Edward Poynter

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Edward Poynter
Edward Poynter, 1877 (Alphonse Legros)
Edward John Poynter

(1836-03-20)20 March 1836
Paris, France
Died26 July 1919(1919-07-26) (aged 83)
London, England
EducationBrighton College
Ipswich School
Occupation(s)Painter, designer, and draughtsman
SpouseAgnes MacDonald

Sir Edward John Poynter, 1st Baronet GCVO, PRA (20 March 1836 – 26 July 1919) was an English painter, designer, and draughtsman, who served as President of the Royal Academy.


Poynter was the son of architect Ambrose Poynter. He was born in Paris, France, though his parents returned to Britain soon after his birth. He was educated at Brighton College and Ipswich School, but left school early for reasons of ill health, spending winters in Madeira and Rome. In 1853, he met Frederick Leighton in Rome, who made a great impression on the 17-year-old Poynter. On his return to London he studied at Leigh's Academy in Newman Street and the Royal Academy Schools, before going to Paris to study in the studio of the classicist painter Charles Gleyre where James McNeill Whistler and George du Maurier were fellow-students.

In 1866 Poynter married the famous beauty Agnes MacDonald, daughter of the Rev. G. B. MacDonald of Wolverhampton, and they had three children. Her sister Georgiana married the artist Edward Burne-Jones; her sister Alice was the mother of writer Rudyard Kipling; and her sister Louisa was the mother of three-times Prime Minister of the United Kingdom Stanley Baldwin.

Poynter's sister Clara Bell became a noted translator of literary and scientific works.


Poynter by J. P. Mayall from Artists at Home, published 1884, Department of Image Collections, National Gallery of Art Library, Washington, DC

He became best known for his large historical paintings such as Israel in Egypt (1867; Guildhall Art Gallery, London), followed by St George for England (1869), a mosaic for the Central Lobby of the Palace of Westminster, depicting St George and the Dragon[1] and perhaps culminating with The visit of the Queen of Sheba to King Solomon (1884–90; Art Gallery of New South Wales, Sydney). He was admitted as an associate of the Royal Academy in 1869.[2]

The visit of the Queen of Sheba to King Solomon, 1890

Poynter held a number of official posts: he was the first Slade Professor at University College London from 1871 to 1875, principal of the National Art Training School from 1875 to 1881 and director of the National Gallery from 1894 to 1904 (overseeing the opening of the Tate Gallery). He became a full Royal Academician in 1876. In 1896, on the death of Sir John Millais, Poynter was elected President of the Academy.[3] He received a knighthood in the same year and an honorary degree from Cambridge University in 1898.[4] It was announced that he would receive a baronetcy in the 1902 Coronation Honours list published on 26 June 1902 for the (subsequently postponed) coronation of King Edward VII,[5] and on 24 July 1902 he was created a Baronet, of Albert Gate, in the city of Westminster, in the county of London.[6]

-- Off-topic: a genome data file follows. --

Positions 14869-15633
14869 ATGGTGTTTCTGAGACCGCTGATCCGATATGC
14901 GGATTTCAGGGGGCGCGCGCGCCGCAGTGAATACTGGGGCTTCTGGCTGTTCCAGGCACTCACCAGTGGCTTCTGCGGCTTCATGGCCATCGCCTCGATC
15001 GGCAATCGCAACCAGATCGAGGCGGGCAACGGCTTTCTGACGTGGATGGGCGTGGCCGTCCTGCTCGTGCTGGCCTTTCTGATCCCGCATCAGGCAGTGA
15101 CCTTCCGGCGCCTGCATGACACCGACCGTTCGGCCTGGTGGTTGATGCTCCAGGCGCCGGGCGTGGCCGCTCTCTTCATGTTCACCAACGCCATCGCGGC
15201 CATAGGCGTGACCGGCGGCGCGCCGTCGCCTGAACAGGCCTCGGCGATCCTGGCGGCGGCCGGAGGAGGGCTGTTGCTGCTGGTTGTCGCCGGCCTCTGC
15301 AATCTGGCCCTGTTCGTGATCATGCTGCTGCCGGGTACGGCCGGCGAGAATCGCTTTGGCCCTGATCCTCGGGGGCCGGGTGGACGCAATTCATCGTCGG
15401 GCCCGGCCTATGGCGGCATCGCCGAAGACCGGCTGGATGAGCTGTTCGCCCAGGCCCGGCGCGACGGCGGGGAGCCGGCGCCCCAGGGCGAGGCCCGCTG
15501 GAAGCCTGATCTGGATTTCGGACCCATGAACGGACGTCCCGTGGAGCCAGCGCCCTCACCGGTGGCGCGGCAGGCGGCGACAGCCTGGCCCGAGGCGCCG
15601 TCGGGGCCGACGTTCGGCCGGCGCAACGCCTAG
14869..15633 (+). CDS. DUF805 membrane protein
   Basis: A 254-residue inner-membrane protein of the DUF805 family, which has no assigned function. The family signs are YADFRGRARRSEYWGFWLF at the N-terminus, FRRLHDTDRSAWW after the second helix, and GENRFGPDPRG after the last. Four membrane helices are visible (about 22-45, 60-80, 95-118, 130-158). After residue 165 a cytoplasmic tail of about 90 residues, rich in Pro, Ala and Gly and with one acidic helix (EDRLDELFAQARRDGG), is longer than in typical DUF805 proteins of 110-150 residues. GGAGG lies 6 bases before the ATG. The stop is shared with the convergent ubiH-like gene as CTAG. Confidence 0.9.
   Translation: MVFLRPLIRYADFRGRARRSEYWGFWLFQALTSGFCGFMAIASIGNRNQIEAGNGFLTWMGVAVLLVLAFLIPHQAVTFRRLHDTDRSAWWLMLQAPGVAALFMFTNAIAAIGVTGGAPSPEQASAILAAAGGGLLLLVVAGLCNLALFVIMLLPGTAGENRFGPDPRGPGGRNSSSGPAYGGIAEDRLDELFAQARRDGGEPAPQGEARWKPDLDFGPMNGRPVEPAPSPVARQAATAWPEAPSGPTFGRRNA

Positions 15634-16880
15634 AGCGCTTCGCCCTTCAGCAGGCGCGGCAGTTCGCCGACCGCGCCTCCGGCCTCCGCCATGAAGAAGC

Poynter's old school, Brighton College, held an exhibition of Poynter's paintings and drawings entitled Life at Arms Length in its Burstow Gallery in November–December 1995.[7]



Stained glass[edit]

Early in his career, Poynter designed some works in stained glass.[8] Parts of the original designs were sometimes re-used in later windows.

Stained-glass window[9] designed by Edward Poynter, showing six scenes from the life of Dorcas, on the west side of the tower of St Ia's Church, St Ives.

Written works[edit]

  • Ten lectures on art. London: Chapman and Hall. 1880.
  • German, Flemish and Dutch painting. Scribner and Welford. 1881. with Buxton, H. J. Wilmot (co-author)
  • Classic and Italian painting. London: S. Low, Marston, Searle, & Rivington. 1890. with Percy Head (co-author)



  1. ^ Jarrold Publishing, Norwich. Palace of Westminster Collection
  2. ^ "The Register, Adelaide, June 27, 1902". Trove. Retrieved 21 August 2013.
  3. ^ Chisholm 1911.
  4. ^ "Poynter, Edward John (PNTR898SE)". A Cambridge Alumni Database. University of Cambridge.
  5. ^ "The Coronation Honours". The Times. No. 36804. London. 26 June 1902. p. 5.
  6. ^ "No. 27457". The London Gazette. 25 July 1902. p. 4738.
  7. ^ "Sir Edward John Poynter (Brighton College 1849-50)". Old Brightonians - The Alumni of Brighton College. Retrieved 31 July 2022.
  8. ^ Brooks, Alan. The Stained Glass Designs of Sir Edward Poynter. Victorian Society Annual, 1996, pp 27–36.
  9. ^ Cornish Stained Glass, St Ia, St Ives, Cornwall, Tower west


External links[edit]

Cultural offices
Preceded by President of the Royal Academy
Succeeded by
Baronetage of the United Kingdom
New creation Baronet
(of Albert Gate)
Succeeded by
Ambrose Poynter